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Microbes and Mood

Learning more about the microbiome means there is always more to know.

Source: geralt/Pixabay
Source: geralt/Pixabay

The connections between the gut and the brain become more and more understood over time. As with most biological systems, the more we know, the more we realize that we don’t know much at all. Each discovery lends us a new horizon to approach, catalogue, and understand.

To review, gut microbiota composition—yes, the beasties in the stomach, small intestine, and to a much larger (by many magnitudes) extent the colon—could affect the brain in a number of different ways. First off, an irritated gut is an irritated body, increasing the permeability of the gut barrier, and increasing systemic inflammation and immune responses. These activities in turn activate the “fight or flight” response of our hypothalamic-pituitary-adrenal (HPA) hormonal axis, changing up which of our neurotransmitters are expressed where, and perhaps leaving us more vulnerable to emotional and other stressors, tipping the balance of our brain response in a depressed or anxious way rather than a resilient way.

In addition, the gut microbiota can influence the body and brain via the enteric nervous system, all the nerve endings in the gut with a direct line to the brain via the vagus nerve. The gut microbiota can influence how food is digested via influences of what genes are expressed in the liver. Levels of inflammation in the body also influence both the gut-blood barrier and the blood-brain barrier. Brain inflammation and systemic inflammation is seen in both chronic and acute depression and can help us both understand the physiology of the disorder, and help inform future treatments.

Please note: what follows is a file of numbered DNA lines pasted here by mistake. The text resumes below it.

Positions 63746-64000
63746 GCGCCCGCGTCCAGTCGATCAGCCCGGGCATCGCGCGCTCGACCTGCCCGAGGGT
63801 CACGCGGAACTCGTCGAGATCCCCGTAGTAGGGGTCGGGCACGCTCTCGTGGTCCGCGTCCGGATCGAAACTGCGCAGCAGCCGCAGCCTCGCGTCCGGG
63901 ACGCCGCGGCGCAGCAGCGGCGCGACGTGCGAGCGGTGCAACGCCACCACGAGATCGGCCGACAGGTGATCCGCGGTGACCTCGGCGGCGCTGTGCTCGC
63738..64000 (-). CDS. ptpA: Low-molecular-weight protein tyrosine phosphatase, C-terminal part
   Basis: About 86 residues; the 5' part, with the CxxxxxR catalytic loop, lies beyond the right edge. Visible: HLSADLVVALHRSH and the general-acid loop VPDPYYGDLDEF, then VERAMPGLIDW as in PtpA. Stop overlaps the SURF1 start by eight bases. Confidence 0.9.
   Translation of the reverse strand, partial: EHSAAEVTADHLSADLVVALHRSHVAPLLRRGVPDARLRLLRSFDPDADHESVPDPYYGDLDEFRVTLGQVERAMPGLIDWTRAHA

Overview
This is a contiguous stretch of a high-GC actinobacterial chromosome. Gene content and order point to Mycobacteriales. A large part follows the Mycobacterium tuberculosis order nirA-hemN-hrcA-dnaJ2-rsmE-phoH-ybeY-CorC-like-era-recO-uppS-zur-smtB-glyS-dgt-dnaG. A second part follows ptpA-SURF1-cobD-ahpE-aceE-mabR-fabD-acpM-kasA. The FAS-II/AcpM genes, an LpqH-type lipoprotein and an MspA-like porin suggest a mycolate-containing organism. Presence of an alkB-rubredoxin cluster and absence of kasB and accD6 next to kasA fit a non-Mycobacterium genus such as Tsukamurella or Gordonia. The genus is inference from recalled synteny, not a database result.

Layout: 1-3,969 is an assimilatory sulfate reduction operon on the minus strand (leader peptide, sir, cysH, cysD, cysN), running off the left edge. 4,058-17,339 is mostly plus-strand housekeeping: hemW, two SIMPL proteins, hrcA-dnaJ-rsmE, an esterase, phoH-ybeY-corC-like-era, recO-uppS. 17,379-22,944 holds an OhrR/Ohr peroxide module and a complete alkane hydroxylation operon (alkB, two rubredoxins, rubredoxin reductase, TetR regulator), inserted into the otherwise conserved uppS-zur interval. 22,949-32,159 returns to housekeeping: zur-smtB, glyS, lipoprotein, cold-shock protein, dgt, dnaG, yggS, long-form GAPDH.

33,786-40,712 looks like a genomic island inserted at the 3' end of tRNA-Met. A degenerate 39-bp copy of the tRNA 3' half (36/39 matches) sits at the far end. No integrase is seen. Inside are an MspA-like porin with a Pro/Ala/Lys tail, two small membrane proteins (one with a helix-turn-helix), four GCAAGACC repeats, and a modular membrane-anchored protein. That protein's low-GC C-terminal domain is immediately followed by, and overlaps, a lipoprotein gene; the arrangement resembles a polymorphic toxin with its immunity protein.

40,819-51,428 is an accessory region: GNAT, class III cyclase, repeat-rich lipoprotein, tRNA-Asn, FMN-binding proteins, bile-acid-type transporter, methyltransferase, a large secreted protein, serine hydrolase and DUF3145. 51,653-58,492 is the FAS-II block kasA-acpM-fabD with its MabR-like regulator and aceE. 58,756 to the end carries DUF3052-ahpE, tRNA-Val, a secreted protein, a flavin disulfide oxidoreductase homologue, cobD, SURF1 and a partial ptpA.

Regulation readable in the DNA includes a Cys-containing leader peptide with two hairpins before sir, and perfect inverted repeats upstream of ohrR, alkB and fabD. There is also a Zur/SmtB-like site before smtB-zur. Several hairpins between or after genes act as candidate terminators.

The human gut has two very dominant families (biologists use the more specific term phyla) of bacteria, which account for around 75% of the bacteria in our gut Bacteriodetes and Frimicutes. Gut microbiota composition is influenced by many factors, including your birth, location, age, medication, and diet.

In animal models and human studies, decreases in the diversity and changes in the population of the gut microbiota in major depressive disorder have even observed several times. These findings to some extent overlap those found in liver disease (hepatic encephalopathy) and autism spectrum disorders.

What we haven’t focused on much is how the brain can affect the gut. The arrow runs both ways. The brain can modulate gut motility, secretion of acid, the acidity of the gut, mucus production, and biofilm handling. Gut-brain interactions are definitely a two-way street.

Source: geralt/Pixabay
Source: geralt/Pixabay

The gut microbiome seems more like a rosetta stone, a key to a complex language to be translated so we can more fully understand our own immune system and our brain. A recent preprint finds differences in the microbiome between healthy controls and those with major depressive disorder and generalized anxiety disorder.

If we translate this language, it’s possible we could find treatments to help decrease inflammation and improve resiliency to emotional and environmental stressors. Sounds too good to be true? Only time and research will tell.

Copyright Emily Deans, M.D.